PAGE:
Friday, March 7, 2014

Day 25 - The Number One Way to Lose Business

I've thought about writing this topic for a while and have resisted since I didn't want this 100 Day Series to be about me preaching how I think other people should run their businesses. My intention for this series is to share my experiences of what I'm doing to grow my own business and hopefully inspire others to do the same.

The number one way to lose business is to not communicate with your customer.

Why is the most simple and easiest aspect of running a business done so poorly, so often?

While too much communication can be a problem, today I'll talk about too little communication.

I've found that a lack of communication can be categorized 3 ways -  assumptions, non-reponsiveness, and deceitfulness.

Assuming You Know What Your Customer Wants
I read a thread on the Etsy message board a few weeks back that was started by a confused buyer. She had purchased a product from a seller and noticed that it hadn't been shipped after a few days. She sent a message to the seller just asking for an update on the order. Shortly afterwards, her order was cancelled and the seller sent her a message letting her know that the recent winter storm had delayed her ability to ship items so she apologized to the buyer and cancelled the order!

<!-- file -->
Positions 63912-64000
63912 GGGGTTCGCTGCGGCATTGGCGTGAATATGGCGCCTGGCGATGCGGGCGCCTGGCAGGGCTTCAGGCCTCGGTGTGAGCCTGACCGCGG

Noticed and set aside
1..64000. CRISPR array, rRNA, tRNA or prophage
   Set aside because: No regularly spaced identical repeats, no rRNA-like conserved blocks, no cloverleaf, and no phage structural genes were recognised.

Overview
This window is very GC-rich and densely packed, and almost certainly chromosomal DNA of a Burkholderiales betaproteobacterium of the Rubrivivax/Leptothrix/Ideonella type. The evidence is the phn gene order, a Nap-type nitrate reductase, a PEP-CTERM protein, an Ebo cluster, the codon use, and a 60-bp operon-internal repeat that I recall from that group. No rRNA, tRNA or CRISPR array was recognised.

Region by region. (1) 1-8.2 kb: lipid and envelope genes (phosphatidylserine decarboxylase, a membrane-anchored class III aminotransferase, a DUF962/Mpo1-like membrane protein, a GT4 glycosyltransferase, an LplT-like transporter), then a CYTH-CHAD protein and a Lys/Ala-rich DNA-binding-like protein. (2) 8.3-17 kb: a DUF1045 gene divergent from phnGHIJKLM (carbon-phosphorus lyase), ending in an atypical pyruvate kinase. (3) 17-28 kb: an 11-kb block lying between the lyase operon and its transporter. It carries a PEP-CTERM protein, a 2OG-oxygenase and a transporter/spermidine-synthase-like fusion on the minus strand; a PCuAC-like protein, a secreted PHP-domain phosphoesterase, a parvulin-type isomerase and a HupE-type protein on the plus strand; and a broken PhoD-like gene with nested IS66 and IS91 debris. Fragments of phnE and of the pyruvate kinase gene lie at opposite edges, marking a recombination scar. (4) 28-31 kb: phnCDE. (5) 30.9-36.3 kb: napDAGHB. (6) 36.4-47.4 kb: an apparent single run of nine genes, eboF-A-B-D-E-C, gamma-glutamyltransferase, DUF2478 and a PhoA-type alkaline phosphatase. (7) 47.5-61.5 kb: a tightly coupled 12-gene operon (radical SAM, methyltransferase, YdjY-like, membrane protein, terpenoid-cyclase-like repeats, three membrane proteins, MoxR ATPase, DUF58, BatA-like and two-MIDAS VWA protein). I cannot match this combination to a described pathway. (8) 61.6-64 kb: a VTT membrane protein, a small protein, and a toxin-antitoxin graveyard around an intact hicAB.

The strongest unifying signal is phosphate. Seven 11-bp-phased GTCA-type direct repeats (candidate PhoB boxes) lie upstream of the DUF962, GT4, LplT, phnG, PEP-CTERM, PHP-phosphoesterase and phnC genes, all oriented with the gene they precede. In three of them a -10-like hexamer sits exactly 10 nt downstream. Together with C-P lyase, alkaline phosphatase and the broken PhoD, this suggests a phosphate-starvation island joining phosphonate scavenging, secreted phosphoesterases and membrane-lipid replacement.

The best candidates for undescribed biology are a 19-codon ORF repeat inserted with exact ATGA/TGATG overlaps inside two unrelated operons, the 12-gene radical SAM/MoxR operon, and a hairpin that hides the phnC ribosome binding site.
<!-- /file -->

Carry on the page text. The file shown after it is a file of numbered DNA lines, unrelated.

The buyer didn't want the order cancelled and was really surprised the seller would make that assumption without even asking her. Had the seller just simply sent her a message explaining the weather issue and asking if waiting a few more days would be acceptable, the buyer would have happily agreed. Better yet, the seller should have sent the message as soon as she knew shipments would be delayed and asking for patience until the storm had passed.

Instead, the seller has lost a sale (a sale she already had) and the buyer will obviously never return to her store.

Never assume you know what your customer is thinking! If an issue comes up, quickly send a message to your customer explaining the problem and, if possible, give a few options for the customer to choose from to rectify the situation. By giving your customer options, you are showing your flexibility and giving the customer the ability to solve it in their best interest.